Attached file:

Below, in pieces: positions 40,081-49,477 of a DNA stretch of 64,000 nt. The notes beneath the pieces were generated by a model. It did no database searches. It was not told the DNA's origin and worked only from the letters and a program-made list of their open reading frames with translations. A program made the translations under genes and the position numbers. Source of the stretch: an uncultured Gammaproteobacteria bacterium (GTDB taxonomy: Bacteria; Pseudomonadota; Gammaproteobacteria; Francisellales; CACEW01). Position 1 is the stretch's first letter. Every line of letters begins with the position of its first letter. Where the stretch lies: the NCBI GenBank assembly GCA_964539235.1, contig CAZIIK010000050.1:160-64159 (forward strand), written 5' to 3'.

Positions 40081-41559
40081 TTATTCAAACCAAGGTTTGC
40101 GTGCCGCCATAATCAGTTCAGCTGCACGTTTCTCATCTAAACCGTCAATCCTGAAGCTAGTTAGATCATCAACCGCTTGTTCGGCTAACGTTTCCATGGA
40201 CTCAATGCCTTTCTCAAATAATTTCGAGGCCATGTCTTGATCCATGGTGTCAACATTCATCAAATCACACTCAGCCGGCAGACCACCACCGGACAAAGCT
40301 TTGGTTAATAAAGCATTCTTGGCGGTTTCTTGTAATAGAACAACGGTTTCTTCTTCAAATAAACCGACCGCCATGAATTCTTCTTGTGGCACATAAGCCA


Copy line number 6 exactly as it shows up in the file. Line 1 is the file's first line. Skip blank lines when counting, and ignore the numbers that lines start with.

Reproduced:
40301 TTGGTTAATAAAGCATTCTTGGCGGTTTCTTGTAATAGAACAACGGTTTCTTCTTCAAATAAACCGACCGCCATGAATTCTTCTTGTGGCACATAAGCCA